Clethra took it all in, slowly, as if she were computing its resale value piece by piece. "I'm, like, you don't have a TV," she noted with some dismay.
"It's in the corner cupboard."
"So we don't have to look at it when we're not looking at it."
"Whoa, that makes, like, zero sense, homes," she informed me with an insolent toss of her head. Bashful with her opinions she wasn't. This, too, went with being eighteen. "Like, you know it's in there, right? So isn't hiding it just, like, totally bogus or what?"
"Or what," I suggested. This was me being pleasant. Or what passes for pleasant from me at four A.M.
She fished a Camel out of her jacket pocket and stuck it between her teeth, reaching for a match on the mantel.
"Please don't light that," I said.
"Oh, God. It's the green planet pigs."
"No, it's Tracy."
"The baby, Clethra," Thor explained patiently. "You mustn't smoke that in front of the baby."
She sighed hugely and stuffed the cigarette back in her pocket. She twirled her hair around one finger. She turned her inattention back to me. "Is there a bathroom?"
"Down the hall, first door on your right. Don't mind the changing table—or the smell."
"Or the what?"
She went flouncing off.
I turned and looked at Thor. "Nice girl."
He looked away, unable to meet my gaze. "Damned place is like a museum, boy," he said, running his hand over his slick dome.
"I'll take that as a compliment."
"I gave it as one. Damned hard to find, though."
"That," I explained, "is kind of the whole idea."
Tracy began wriggling in my arms. And then she launched into her mow-girl cry, the one where she sputtered three times, caught and started wailing very much like one of the larger Toro power models. She did this one whenever she wanted to be fed. Not my department. I excused us and carried her upstairs to the buffet table. Merilee was already starting to stir there under her aunt Patience's diamond-pattern quilt.
"One of us," I whispered, "is hungry."
Merilee grumbled something about having to leave an extra jar of Bosco in the trailer. She often mutters incoherently when awakened in the night. Me, I'm at my best. Slowly, she sat up, yawning and blinking from the hall light, long golden hair tousled, eyes puffy. She fumbled with her flannel nightshirt, half asleep, and then held her arms out to me, her hands clad in the white cotton gloves she wore to bed every night over a generous coating of Bag Balm, the old farmer's unguent she applied to her paws after a long day in the garden. It was a little like going to bed with Minnie Mouse. Actually, I should warn you: This was not the same Merilee Nash. She was not the woman she'd been when we met. In those days, our sunshine days, Merilee was about diamonds and pearls and Bobby Short's midnight show at the Cafe Carlyle. Now she was about beneficial nematodes and compost worms—and Tracy, who spent her days out there in the garden with her, swaddled in her old-fashioned Silver Cross buggy, gurgling happily.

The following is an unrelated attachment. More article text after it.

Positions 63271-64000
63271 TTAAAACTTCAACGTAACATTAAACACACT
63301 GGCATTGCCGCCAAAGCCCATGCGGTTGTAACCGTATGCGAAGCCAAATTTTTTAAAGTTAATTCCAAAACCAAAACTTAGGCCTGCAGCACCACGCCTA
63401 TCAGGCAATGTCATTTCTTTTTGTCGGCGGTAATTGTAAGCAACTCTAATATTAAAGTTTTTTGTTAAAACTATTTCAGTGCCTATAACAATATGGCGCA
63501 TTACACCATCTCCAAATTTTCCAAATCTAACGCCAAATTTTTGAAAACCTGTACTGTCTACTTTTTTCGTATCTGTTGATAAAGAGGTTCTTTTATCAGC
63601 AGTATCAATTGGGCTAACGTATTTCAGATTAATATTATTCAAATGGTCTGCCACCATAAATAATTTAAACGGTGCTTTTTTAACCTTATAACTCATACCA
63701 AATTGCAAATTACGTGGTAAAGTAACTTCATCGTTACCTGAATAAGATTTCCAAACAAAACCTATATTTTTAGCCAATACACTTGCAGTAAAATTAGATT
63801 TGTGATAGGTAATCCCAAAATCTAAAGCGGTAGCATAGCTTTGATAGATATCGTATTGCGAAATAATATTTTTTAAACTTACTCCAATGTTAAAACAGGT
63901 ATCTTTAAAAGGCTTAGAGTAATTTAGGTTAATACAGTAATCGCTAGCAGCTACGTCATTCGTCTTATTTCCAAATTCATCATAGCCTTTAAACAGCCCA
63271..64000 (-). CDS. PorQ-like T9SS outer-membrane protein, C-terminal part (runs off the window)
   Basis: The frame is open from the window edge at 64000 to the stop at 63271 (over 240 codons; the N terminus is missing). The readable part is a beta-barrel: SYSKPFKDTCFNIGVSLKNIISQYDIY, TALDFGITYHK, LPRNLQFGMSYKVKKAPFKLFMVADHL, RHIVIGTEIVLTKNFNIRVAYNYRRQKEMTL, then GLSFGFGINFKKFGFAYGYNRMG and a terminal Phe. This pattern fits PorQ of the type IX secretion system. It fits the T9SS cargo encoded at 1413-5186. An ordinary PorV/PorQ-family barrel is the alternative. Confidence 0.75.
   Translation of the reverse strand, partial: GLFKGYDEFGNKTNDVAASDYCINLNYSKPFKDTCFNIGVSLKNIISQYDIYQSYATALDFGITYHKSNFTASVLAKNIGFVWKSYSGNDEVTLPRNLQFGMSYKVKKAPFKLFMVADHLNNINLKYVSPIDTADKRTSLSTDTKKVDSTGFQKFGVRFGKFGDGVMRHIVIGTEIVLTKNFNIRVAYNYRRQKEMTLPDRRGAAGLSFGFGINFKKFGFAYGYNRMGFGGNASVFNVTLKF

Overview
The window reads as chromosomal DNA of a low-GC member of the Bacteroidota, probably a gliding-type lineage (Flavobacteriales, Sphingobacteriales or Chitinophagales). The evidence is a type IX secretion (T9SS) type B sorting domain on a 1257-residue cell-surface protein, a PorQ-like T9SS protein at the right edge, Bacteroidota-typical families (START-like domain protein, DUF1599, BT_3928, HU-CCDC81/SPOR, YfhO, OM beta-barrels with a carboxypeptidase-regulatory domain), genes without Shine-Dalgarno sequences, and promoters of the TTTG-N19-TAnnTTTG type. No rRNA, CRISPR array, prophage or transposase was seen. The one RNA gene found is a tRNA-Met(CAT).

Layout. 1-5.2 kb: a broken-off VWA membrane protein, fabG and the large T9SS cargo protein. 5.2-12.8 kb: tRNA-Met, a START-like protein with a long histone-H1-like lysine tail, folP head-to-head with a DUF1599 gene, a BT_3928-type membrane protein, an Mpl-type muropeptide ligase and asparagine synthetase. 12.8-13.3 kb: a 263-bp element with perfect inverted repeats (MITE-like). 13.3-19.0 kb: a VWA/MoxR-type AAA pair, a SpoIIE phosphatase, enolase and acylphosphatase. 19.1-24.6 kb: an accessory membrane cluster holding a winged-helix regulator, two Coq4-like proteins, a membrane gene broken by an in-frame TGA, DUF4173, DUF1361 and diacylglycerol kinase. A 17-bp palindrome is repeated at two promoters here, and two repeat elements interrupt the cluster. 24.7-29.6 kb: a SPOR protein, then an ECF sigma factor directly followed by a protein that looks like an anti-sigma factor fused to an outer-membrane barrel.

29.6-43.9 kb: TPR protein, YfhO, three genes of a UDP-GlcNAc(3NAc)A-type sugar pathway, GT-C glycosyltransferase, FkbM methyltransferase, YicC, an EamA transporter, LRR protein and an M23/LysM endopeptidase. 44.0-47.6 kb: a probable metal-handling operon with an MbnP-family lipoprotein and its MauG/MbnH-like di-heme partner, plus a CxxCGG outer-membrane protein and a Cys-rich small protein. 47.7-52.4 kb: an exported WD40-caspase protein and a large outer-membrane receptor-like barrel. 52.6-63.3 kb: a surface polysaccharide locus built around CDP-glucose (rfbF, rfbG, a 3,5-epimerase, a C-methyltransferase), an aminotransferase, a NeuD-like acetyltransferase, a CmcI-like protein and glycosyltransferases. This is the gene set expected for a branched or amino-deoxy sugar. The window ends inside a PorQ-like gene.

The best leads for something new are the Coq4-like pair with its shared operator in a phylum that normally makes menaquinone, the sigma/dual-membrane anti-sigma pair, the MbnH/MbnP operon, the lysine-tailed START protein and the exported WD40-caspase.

I handed her over. Dinner was served.
"I could have sworn I heard voices," she murmured in that feathery teenaged girl's voice that is hers and hers alone.
"You must have been dreaming," I said quickly. Too quickly.
She raised an eyebrow at me. "At this time of night? Who is it?"
"You don't want to know." I hesitated, tugging at my ear. "It's Thor."
She made a face. She'd backed Ruth's mayoral campaign to the limit, and had been crushed by her narrow defeat. Ruth she adored. Thor—well, you can guess how she felt about Thor. "What does he want?"
"So far, he wants some eggs. I don't know what else he wants."
"Is she with him?"
Merilee gazed up at me, her green eyes shimmering. "Hoagy ..."
"Don't say it, Merilee. And don't worry. They'll be gone by morning."
I took the narrow back stairs down to the big, old farm kitchen, which was probably my favorite room in the house. We'd left it pretty much as we'd found it. The gallantly hideous yellow and red linoleum on the floor. The deep double worksink of scarred white porcelain. The tin-paneled pie safe that someone long ago had painted a color not unlike belly lox. The butcher block, a massive two-foot-thick section of maple set atop short, stubby legs. We'd added the drying racks, from which Merilee's cooking herbs hung in huge bunches, and the stove, a massive four-oven AGA cast-iron that Merilee imported from Great Britain. Martha Stewart has one. Happily, that's the only thing Merilee and Martha Stewart have in common. Our kitchen table was a washhouse table from the Shaker colony in Mount Lebanon, New York, where the tongue and groove machine was first invented in 1828. Thor sat there with his elbows resting on it, waiting for me.